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Victims of Bloody Friday remembered at Belfast City Hall

Published 24/07/2016

Councillors Graham Craig (UUP), Aileen Graham (DUP), Brian Kingston (DUP), Jeff Dudgeon (UUP) and Lee Reynolds (DUP).
elfast City Councillors preparing to lay a floral wreath this afternoon beside the memorial plaque in City Hall in remembrance of the victims of the IRA bombing atrocity in Belfast on Bloody Friday.
Councillors Graham Craig (UUP), Aileen Graham (DUP), Brian Kingston (DUP), Jeff Dudgeon (UUP) and Lee Reynolds (DUP). elfast City Councillors preparing to lay a floral wreath this afternoon beside the memorial plaque in City Hall in remembrance of the victims of the IRA bombing atrocity in Belfast on Bloody Friday.
Act of Remembrance at Belfast City Hall for Bloody Friday
Wreath laid by unionist councillors at Belfast City Hall in memory of those killed in Bloody Friday
A wreath in memory of the victims of Bloody Friday laid at the memorial plaque at Belfast City Hall
Bloody Friday memorial plaque at Belfast City Hall

DUP and UUP councillors have taken part in an act of Remembrance for those killed or injured during the events of Bloody Friday in Belfast city centre.

Nine people were killed and more than 100 injured on July 21, 1972 when the IRA exploded at least 22 bombs across Belfast city centre in 80 minutes.

The most devastating of the bombs exploded at the then Oxford Street bus station killing six people and injuring 40.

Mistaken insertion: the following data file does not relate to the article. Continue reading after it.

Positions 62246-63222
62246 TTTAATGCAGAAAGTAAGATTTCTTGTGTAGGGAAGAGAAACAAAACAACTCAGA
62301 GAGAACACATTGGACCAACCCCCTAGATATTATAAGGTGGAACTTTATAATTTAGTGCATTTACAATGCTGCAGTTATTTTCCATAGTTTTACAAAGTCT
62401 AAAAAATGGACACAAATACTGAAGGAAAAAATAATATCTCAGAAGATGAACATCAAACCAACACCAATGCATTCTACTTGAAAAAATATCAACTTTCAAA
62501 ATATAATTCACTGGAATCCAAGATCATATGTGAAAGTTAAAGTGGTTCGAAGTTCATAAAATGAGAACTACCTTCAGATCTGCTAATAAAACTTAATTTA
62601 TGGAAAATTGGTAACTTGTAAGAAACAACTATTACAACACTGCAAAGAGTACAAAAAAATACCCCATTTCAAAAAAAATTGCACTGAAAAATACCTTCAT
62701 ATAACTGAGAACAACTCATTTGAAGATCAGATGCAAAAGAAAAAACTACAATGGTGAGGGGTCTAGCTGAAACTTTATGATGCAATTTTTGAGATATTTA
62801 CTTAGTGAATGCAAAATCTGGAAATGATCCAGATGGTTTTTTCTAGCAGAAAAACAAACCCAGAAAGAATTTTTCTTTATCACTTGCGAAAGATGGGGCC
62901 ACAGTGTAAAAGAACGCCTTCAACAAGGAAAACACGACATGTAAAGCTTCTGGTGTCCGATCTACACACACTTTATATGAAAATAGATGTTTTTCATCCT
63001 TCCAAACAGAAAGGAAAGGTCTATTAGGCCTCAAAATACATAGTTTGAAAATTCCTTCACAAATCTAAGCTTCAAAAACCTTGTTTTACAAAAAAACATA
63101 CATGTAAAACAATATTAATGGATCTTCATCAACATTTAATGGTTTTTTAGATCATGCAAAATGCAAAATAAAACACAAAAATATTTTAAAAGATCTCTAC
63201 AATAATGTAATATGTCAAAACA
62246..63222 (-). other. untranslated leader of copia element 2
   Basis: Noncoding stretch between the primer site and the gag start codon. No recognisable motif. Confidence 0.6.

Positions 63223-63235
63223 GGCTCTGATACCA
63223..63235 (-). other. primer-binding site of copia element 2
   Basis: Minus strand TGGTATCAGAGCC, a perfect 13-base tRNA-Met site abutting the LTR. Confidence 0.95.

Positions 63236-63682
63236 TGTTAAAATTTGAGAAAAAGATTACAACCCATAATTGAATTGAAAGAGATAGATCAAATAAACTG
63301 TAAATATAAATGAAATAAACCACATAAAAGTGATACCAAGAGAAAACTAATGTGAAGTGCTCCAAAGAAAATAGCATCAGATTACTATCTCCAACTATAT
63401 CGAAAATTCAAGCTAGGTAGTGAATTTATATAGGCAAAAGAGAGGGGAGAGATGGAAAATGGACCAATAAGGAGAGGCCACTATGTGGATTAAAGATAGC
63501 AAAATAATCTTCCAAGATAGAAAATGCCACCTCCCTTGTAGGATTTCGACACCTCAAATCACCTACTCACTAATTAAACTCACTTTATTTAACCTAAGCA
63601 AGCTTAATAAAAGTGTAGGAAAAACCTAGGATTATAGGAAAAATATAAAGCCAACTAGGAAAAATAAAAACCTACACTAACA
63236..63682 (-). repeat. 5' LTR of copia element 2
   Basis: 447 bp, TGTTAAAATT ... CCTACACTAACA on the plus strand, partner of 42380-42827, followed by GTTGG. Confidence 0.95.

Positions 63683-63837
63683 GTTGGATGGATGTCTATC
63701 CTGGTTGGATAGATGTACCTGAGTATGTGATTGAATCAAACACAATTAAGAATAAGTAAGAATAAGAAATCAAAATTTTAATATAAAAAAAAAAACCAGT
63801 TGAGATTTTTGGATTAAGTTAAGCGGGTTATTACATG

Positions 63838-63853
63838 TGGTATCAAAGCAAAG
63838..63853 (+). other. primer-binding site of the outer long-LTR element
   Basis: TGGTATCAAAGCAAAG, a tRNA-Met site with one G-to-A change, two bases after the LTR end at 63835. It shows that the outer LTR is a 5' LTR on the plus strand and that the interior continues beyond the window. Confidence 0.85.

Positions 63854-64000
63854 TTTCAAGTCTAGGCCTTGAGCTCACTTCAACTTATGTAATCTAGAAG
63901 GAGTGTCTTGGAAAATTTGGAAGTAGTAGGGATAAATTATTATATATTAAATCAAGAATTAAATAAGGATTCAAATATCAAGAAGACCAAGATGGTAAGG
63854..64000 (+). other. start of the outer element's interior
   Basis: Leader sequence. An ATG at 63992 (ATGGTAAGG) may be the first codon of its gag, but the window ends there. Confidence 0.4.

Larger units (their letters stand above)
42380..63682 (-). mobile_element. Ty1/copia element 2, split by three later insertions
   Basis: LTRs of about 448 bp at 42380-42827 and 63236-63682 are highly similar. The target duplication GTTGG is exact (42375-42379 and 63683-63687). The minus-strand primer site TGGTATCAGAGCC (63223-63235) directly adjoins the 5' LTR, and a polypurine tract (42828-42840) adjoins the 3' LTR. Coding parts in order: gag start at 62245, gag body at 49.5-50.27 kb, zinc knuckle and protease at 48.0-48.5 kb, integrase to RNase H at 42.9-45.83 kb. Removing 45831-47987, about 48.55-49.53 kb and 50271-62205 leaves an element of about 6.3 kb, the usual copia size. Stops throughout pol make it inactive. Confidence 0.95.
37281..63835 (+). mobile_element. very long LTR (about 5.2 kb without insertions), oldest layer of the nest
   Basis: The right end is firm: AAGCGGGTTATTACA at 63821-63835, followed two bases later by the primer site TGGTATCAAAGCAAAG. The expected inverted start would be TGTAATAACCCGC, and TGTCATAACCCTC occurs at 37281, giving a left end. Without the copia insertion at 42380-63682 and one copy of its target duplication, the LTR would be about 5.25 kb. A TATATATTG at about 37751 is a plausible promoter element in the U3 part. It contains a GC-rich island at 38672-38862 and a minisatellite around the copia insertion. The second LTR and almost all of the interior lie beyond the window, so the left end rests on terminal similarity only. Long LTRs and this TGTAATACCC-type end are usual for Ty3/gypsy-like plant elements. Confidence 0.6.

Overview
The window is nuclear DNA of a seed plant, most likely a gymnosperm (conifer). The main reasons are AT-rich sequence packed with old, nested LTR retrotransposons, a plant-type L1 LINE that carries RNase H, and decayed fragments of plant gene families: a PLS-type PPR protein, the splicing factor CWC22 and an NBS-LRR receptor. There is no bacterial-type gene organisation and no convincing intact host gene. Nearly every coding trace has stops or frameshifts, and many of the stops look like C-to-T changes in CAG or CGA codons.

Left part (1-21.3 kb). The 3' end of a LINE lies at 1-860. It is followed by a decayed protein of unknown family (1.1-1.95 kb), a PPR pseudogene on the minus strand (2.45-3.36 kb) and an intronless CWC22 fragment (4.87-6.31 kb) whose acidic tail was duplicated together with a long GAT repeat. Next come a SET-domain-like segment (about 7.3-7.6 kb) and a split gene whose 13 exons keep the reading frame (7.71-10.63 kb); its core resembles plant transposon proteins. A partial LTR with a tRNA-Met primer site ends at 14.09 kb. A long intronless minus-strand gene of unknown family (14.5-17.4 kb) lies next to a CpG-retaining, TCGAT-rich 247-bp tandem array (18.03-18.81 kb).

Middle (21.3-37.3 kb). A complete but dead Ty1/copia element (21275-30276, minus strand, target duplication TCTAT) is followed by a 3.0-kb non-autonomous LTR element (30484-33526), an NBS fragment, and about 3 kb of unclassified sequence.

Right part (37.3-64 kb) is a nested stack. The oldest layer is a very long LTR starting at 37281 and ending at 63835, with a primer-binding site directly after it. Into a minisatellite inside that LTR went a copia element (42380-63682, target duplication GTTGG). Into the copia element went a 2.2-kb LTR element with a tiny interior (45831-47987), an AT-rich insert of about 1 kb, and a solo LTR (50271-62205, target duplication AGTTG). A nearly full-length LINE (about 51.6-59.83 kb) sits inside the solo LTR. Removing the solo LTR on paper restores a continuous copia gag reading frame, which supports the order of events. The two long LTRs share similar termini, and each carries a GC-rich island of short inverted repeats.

Three more people were killed in a car bomb which was detonated beside a row of shops on the Cavehill Road.

In 2002 the IRA issued an apology over the attack.

A plaque in memory of the victims in Belfast City Hall is the focal point of an act of remembrance carried out by unionist councillors on the Sunday closest to the date of the atrocity every year.

On Sunday, Lord Mayor Brian Kingston, DUP councillors Lee Reynolds, Aileen Graham, and Ulster Unionist councillors Jeff Dudgeon and Graham Craig laid a wreath at the plaque.

Mr Kingston said the the IRA's aim in Bloody Friday was to destroy Belfast city centre, but today it is thriving.

"This act of remembrance is something we do every year to remember the nine people who were killed on that terrible day in 1972," he said.

"This plaque is one of the few memorials to the innocent victims of terrorism.

"We feel it is important that the victims are remembered.

"Some nine people were killed and 130 people injured on that day when 22 bombs were exploded in 80 minutes, we have all seen the footage, people didn't know where to run.

"It is essential that this terrible suffering wrecked upon Belfast is not forgotten.

"The IRA wanted to destroy Belfast city centre, but today it is thriving."

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